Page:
DESENA v. NYC

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Supreme Court, Appellate Division, Second Department, New York.

Joseph DESENA, plaintiff-respondent, v. CITY OF NEW YORK, et al., defendants-respondents, Keyspan Energy Delivery NYC, appellant, et al., defendant.

Decided: August 11, 2009

ROBERT A. SPOLZINO, J.P., DANIEL D. ANGIOLILLO, CHERYL E. CHAMBERS, and L. PRISCILLA HALL, JJ. Cullen and Dykman LLP, Brooklyn, N.Y. (Kevin C. McCaffrey of counsel), for appellant. Baron Associates, P.C., Brooklyn, N.Y. (Seth J. MacArthur of counsel), for plaintiff-respondent. Michael A. Cardozo, Corporation Counsel, New York, N.Y. (Kristin M. Helmers and Janet L. Zaleon of counsel), for defendants-respondents.

In an action to recover damages for personal injuries, the defendant Keyspan Energy Delivery NYC appeals from so much of an order of the Supreme Court, Kings County (Holder, J.), dated January 16, 2008, as denied its motion for summary judgment dismissing the complaint and all cross claims insofar as asserted against it.

ORDERED that the order is affirmed insofar as appealed from, with one bill of costs to the respondents appearing separately and filing separate briefs.

The Supreme Court properly denied the motion of the defendant Keyspan Energy Delivery NYC (hereinafter Keyspan) for summary judgment dismissing the complaint and all cross claims insofar as asserted against it.

 Keyspan established its prima facia entitlement to judgment as a matter of law by submitting evidence that it did not create the alleged roadway defect that caused the plaintiff's injuries (see Alvarez v. Prospect Hosp., 68 N.Y.2d 320, 324, 508 N.Y.S.2d 923, 501 N.E.2d 572).   The plaintiff, however, established that facts essential to resolution of this case exist, but are within the exclusive control of Keyspan.   Pursuant to CPLR 3212(f), a trial court has the discretion to deny a motion for summary judgment or order a continuance to allow disclosure if “facts essential to justify opposition may exist, but cannot then be stated.”   There must be a likelihood of discovery leading to such evidence (see Mazzaferro v. Barterama Corp., 218 A.D.2d 643, 630 N.Y.S.2d 346), and the party opposing the motion for summary judgment must allege the existence of proof in admissible form which presents a triable issue of fact or an acceptable excuse for the absence of first-hand knowledge (see Chemical Bank v. PIC Motors Corp., 58 N.Y.2d 1023, 462 N.Y.S.2d 438, 448 N.E.2d 1349).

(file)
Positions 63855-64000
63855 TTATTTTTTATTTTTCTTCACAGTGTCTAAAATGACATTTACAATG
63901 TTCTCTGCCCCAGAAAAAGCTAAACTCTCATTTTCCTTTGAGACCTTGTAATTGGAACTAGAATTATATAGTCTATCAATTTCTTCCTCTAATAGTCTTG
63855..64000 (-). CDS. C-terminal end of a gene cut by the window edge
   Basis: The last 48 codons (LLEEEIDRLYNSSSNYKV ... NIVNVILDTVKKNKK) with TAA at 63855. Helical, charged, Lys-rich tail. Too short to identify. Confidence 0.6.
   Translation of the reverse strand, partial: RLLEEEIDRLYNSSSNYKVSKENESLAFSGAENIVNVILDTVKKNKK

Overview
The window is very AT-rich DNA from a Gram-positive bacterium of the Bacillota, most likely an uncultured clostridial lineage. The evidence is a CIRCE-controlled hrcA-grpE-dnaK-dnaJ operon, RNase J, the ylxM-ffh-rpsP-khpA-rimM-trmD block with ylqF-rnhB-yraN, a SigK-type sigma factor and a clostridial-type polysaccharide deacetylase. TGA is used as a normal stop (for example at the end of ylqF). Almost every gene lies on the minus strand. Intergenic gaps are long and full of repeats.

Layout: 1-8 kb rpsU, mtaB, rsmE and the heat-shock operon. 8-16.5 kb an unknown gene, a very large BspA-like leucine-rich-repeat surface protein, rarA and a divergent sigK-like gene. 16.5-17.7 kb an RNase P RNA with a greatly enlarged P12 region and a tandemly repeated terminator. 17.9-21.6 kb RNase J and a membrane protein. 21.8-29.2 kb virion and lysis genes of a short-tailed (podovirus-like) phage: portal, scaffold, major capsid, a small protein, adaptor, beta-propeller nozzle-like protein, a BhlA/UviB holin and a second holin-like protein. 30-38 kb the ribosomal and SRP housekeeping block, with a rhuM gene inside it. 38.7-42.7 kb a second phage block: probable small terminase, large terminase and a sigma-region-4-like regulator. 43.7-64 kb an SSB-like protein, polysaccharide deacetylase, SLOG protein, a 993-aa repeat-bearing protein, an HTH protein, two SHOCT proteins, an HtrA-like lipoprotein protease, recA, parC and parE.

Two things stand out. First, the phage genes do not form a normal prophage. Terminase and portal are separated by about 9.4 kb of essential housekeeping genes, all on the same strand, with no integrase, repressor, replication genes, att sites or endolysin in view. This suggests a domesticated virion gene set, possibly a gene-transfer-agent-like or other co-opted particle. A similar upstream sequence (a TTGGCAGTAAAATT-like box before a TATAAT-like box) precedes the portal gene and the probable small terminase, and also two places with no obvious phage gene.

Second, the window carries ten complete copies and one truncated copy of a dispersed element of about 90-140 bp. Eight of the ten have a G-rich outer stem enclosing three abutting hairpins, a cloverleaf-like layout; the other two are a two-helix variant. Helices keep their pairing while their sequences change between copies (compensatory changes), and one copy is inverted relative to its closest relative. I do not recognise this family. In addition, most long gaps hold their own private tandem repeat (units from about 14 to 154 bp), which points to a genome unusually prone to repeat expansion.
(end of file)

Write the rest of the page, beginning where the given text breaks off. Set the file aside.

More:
In opposition to the motion for summary judgment, the plaintiff submitted the affirmation of his attorney alleging that the Keyspan foreman, who was present at the Keyspan work site on the date work was performed and completed and who, to date, has not yet been deposed, will provide facts that will raise a triable issue of fact and are essential to the plaintiff's ability to defend against this motion for summary judgment.   To the extent that Keyspan's motion for summary judgment is based entirely upon evidence which refers to work which was planned or permitted to be performed at the work site, and not upon evidence showing what work was actually performed, the deposition of the Keyspan foreman, who was actually present, is necessary to resolve this factual dispute.

The plaintiff's remaining contention is without merit.

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